MIA is recognized as the world’s largest gateway to Latin America and the Caribbean, handling 83% of all air imports and 79% of all exports to/from the region, and Pineda hopes he can contribute to getting more of the region involved in TIACA.

Alongside that, Pineda is interested in helping TIACA promote a future-proofed logistics industry.

“Innovation is the way forward, whether it is e-commerce, drones or Artificial intelligence (Ai). All of these things are affecting our industry at an unprecedented level.

“TIACA is leading the push to bring innovation to logistics, which, traditionally, has been slow to catch up. I want to accelerate that.”

He was interested in joining the Board because of the unique nature of TIACA. Unlike other logistics organizations that solely represent trucking or freight forwarders, for example, TIACA covers the whole air cargo supply chain.

“That puts TIACA in a special place because it tries to bring all parties to the table to address the challenges that we all face.

“That is not an easy thing to do and I want to be part of that.”


NEEL JONES SHAH, Global Head of Airfreight, Flexport

Responsible for building up global air cargo delivery capabilities for freight forwarder Flexport since 2017, Jones Shah returns to the TiACA Board for a second stint, having previously served from 2011 to 2012.

He joins with almost 20 years of experience in the aviation and transport industry.

“I am at a freight forwarder in Flexport that is at the cutting-edge of technology and doing things differently in this business, and i would like to see some wholesale changes,” he ssaid Jones Shah.

“Our industry needs to evolve, to adopt new technology and embrace new ideas, but unilaterally you are not going to get a thing done in this business.

“Every stakeholder in the air cargo industry has a seat at the TIACA table. It is important because it is the only organization that does that.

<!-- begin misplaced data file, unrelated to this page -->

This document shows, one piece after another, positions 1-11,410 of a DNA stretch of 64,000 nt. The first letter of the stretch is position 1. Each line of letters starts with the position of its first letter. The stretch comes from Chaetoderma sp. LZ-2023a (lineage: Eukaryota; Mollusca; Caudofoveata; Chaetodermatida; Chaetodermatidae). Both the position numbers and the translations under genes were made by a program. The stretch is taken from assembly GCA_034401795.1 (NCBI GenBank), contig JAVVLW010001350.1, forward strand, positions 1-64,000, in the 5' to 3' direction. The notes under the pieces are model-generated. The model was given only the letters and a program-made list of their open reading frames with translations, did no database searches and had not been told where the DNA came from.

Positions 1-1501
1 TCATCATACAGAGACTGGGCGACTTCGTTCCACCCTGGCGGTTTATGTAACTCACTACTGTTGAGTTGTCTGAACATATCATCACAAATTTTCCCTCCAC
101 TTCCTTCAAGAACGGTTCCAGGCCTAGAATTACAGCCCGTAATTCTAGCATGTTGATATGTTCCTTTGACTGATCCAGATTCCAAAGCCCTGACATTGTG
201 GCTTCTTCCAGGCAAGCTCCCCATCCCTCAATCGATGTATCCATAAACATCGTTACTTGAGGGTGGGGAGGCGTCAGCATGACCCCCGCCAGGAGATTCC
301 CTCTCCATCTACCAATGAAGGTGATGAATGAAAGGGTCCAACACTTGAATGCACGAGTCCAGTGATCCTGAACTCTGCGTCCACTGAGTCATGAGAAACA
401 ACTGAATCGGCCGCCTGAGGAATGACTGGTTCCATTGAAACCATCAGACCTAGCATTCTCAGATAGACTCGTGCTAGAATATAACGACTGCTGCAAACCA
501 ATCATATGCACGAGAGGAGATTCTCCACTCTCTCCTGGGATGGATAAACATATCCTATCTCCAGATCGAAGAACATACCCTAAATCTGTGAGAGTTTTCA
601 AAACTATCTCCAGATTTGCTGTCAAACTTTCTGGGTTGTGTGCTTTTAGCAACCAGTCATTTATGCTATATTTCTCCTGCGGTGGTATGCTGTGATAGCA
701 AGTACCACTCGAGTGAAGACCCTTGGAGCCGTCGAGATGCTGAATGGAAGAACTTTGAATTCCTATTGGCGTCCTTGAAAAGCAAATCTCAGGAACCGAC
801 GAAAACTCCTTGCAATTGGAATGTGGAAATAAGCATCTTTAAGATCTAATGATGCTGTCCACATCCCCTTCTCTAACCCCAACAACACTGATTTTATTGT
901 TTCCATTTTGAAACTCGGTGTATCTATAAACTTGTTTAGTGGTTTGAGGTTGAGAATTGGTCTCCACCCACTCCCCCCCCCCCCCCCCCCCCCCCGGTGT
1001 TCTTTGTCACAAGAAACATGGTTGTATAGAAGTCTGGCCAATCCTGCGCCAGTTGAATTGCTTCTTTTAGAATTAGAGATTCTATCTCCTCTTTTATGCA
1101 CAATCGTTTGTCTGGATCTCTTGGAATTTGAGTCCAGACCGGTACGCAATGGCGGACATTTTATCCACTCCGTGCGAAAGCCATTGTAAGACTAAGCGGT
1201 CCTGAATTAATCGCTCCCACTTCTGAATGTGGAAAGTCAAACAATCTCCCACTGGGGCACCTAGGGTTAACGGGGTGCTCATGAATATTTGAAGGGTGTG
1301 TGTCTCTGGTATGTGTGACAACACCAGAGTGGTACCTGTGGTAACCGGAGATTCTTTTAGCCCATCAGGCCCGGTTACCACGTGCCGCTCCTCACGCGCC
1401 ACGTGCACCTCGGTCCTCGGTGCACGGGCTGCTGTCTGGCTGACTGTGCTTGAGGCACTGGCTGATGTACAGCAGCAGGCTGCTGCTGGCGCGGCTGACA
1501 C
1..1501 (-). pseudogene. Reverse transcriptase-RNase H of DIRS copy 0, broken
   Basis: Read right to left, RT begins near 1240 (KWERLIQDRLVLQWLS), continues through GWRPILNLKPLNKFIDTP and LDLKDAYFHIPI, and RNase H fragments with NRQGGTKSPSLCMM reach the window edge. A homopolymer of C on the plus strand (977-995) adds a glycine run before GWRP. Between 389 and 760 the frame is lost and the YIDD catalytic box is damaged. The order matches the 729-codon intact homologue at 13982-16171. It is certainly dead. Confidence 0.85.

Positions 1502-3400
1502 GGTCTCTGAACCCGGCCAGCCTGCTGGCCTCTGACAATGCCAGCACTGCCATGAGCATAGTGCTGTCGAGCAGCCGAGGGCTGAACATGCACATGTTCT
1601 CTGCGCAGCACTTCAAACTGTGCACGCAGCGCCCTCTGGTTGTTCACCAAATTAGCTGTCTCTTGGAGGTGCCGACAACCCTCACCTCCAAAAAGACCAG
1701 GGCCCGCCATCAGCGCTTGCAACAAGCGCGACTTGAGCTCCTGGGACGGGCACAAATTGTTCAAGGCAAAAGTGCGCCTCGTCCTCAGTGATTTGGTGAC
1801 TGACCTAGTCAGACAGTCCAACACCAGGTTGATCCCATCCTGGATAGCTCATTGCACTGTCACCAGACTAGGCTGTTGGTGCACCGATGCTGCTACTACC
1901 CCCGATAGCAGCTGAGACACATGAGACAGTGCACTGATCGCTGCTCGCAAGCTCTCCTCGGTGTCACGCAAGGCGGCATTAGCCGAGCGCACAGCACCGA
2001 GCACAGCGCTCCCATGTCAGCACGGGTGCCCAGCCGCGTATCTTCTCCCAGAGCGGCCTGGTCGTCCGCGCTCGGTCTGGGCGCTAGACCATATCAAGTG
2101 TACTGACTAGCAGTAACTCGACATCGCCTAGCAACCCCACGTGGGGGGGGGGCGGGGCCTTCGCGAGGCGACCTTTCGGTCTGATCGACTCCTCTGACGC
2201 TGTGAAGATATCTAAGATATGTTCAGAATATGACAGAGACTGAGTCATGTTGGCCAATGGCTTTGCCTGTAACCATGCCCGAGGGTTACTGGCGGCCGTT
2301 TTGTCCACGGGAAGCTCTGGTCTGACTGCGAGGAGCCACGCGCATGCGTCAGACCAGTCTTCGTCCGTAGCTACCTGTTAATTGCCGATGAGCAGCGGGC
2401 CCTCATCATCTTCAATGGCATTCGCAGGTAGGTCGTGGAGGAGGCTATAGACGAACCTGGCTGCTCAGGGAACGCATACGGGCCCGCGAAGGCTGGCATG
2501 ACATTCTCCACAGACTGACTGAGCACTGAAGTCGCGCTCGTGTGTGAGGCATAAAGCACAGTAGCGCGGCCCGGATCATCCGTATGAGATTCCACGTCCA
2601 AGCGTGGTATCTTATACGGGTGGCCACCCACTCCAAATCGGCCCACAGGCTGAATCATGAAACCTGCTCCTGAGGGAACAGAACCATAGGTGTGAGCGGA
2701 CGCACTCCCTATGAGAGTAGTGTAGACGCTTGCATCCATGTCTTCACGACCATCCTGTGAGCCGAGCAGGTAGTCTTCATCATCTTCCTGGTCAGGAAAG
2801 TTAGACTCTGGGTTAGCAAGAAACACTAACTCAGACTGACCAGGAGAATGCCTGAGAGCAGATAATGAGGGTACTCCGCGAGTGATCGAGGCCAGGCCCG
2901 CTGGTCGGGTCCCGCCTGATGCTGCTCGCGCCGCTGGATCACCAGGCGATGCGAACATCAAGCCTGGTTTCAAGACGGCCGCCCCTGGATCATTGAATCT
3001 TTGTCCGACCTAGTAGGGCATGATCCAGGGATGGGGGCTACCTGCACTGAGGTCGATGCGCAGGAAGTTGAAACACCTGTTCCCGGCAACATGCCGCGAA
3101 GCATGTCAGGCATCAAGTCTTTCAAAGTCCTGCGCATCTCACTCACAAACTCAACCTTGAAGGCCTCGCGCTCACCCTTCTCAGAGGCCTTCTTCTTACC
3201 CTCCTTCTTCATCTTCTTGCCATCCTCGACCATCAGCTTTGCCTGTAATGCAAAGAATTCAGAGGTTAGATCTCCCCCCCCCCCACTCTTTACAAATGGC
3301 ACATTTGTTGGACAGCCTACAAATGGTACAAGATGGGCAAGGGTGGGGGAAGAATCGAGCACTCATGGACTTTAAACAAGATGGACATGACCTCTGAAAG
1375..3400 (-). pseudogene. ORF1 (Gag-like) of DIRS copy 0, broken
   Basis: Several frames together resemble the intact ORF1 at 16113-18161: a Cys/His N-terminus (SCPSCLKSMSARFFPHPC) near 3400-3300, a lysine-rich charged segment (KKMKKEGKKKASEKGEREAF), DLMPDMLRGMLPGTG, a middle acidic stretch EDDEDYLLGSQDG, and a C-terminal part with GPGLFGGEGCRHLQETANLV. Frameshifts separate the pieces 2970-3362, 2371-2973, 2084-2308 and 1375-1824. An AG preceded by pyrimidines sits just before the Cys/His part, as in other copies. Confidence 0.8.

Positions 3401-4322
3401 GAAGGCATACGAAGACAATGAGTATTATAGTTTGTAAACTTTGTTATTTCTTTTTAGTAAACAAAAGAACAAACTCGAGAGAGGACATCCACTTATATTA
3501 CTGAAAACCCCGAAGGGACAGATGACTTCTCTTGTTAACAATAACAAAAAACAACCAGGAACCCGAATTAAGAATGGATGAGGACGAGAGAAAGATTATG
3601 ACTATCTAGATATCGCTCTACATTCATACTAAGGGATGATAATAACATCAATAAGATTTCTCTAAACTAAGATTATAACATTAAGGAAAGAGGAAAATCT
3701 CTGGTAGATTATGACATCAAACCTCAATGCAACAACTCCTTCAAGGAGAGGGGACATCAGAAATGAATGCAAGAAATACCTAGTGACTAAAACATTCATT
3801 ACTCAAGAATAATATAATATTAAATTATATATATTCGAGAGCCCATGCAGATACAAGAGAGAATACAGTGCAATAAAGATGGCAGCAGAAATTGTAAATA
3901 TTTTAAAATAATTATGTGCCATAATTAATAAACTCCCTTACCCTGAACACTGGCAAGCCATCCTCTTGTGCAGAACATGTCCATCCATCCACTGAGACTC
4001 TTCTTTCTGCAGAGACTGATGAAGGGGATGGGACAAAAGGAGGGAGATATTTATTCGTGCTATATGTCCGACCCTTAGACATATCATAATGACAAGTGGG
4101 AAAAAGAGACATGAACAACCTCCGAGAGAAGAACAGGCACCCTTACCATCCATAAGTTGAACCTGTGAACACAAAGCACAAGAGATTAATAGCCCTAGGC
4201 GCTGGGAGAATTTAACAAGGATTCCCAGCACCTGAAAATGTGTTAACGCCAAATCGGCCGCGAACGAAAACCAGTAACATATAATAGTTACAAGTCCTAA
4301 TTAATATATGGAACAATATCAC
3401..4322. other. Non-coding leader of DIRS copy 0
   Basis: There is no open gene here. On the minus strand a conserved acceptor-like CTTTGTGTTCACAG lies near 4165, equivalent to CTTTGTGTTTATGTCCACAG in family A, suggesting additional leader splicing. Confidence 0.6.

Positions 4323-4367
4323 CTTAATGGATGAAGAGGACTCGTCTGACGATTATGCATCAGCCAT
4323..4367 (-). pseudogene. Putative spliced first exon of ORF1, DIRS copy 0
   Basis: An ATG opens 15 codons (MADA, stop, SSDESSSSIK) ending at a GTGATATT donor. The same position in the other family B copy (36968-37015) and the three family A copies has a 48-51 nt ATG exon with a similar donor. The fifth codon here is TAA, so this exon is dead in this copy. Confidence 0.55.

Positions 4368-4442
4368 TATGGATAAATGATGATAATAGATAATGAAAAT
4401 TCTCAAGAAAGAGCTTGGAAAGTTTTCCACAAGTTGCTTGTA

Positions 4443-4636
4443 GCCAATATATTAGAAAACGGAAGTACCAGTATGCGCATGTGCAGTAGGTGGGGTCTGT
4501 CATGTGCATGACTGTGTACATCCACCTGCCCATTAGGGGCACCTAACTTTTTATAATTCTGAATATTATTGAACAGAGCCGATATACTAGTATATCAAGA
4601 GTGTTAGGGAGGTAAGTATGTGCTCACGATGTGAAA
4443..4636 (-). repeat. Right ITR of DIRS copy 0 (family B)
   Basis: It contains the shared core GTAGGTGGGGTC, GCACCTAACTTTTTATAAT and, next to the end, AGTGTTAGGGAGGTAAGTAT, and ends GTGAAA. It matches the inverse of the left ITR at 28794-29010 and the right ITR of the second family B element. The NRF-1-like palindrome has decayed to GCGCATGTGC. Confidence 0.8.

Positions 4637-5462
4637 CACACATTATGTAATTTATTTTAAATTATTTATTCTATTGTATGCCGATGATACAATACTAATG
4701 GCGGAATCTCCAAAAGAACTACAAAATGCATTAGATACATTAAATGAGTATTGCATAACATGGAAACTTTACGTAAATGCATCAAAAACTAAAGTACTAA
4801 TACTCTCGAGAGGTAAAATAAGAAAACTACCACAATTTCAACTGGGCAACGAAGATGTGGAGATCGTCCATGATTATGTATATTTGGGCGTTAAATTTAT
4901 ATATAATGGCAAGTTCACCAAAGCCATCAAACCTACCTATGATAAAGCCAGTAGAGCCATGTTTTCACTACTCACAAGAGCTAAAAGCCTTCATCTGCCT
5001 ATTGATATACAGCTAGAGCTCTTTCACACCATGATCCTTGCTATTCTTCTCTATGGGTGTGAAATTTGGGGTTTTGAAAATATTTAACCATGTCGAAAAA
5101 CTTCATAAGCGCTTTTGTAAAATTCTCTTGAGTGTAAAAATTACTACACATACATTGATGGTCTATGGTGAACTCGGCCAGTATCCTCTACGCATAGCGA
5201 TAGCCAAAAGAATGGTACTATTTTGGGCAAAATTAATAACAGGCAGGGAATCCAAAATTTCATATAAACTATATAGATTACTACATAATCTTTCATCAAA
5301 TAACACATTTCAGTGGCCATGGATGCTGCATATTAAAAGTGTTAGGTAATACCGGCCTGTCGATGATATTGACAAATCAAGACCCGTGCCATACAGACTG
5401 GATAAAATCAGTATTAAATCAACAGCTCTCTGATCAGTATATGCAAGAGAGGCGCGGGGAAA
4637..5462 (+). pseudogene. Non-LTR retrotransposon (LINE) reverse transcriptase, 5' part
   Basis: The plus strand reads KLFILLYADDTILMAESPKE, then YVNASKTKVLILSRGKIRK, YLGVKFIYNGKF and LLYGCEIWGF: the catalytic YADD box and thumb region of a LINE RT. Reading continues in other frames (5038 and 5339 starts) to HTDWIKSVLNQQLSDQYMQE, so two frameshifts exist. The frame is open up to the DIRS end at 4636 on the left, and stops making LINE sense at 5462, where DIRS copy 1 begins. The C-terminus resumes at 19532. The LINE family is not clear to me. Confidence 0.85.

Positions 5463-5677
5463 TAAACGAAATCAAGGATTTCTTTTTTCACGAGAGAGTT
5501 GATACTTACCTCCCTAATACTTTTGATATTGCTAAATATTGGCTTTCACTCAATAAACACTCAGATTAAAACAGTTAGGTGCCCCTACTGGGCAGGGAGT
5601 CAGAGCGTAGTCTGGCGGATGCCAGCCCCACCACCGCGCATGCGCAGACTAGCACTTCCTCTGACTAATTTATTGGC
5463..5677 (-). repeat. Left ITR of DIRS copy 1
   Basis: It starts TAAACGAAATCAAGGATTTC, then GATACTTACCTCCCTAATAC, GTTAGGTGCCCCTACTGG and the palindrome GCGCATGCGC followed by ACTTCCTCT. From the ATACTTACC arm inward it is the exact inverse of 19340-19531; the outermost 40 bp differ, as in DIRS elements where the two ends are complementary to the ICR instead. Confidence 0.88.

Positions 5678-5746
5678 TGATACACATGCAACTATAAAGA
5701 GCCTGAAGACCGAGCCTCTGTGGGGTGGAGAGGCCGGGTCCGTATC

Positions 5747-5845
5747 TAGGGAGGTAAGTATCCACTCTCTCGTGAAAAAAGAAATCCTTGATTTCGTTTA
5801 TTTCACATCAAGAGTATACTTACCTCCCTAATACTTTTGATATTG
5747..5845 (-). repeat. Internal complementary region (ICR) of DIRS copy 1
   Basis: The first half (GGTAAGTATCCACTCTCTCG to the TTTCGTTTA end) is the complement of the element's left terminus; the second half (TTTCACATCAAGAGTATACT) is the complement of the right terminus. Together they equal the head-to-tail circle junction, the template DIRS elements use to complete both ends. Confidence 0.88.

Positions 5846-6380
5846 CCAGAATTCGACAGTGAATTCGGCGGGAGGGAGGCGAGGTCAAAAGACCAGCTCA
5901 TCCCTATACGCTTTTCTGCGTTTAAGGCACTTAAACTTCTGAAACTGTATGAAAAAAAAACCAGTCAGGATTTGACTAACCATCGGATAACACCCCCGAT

In addition to his role at Flexport, Jones Shah currently sits on the Board of Directors of Amerijet International Holdings, and is a Senior Advisor to The Boston Consulting Group.

He previously worked as Senior Vice president and Chief Cargo officer for Delta Air Lines, as well as Vice president of Sales and Marketing for United Airlines.

“I bring this cross-functional set of experience to the table that can benefit TIACA.

“I have empathy for two of the major stakeholders: the airlines and the freight forwarders. not a lot of people have that background – I appreciate everyone in the supply chain.”


TURHAN ÖZEN, Chief Cargo officer of Turkish Airlines and the Head of the Turkish Cargo Brand

Starting his career in 1991 at IVECO, Turhan Özen joined TNT Logistics in 2000, eventually taking the position of Distribution operations Group Manager and operations Director.

He went on to join CEVA Logistics in 2007 before joining Turkish Airlines in December 2016.

Özen has an extensive knowledge of the territories surrounding Turkey, having overseen business development in the Balkans, Middle East, and African regions.

“With a sizeable and impressive new airport, Turkey is set to become a major aviation transport hub between Europe and Asia,” said Sebastiaan Scholte, Chairman of TiACA and Chief Executive officer (CEo) of Jan de Rijk Logistics.

“Because Turhan will be present on the ground as this major project works towards completion, his insight will prove invaluable to the TiACA Board and its members.”

Earlier this month, Turkish Airlines moved all operations from Ataturk Airport to the new Istanbul Airport, an undertaking called the ‘Great Move’ by the airline.

The new airport, due for completion in 2027, will be the busiest hub in the world, with six runways boosting capacity for cargo.

“The air cargo industry requires effective leadership to manage the changes demanded by continuously diversified customer needs,” said Özen.

“That leadership needs to be the clear manifestation of the common will to enable us to establish well-functioning processes and a sustainable future vision.

“I believe that my Board membership at TiACA will contribute to this leadership in terms of a positive way for the change, and for the development of the international air cargo sector.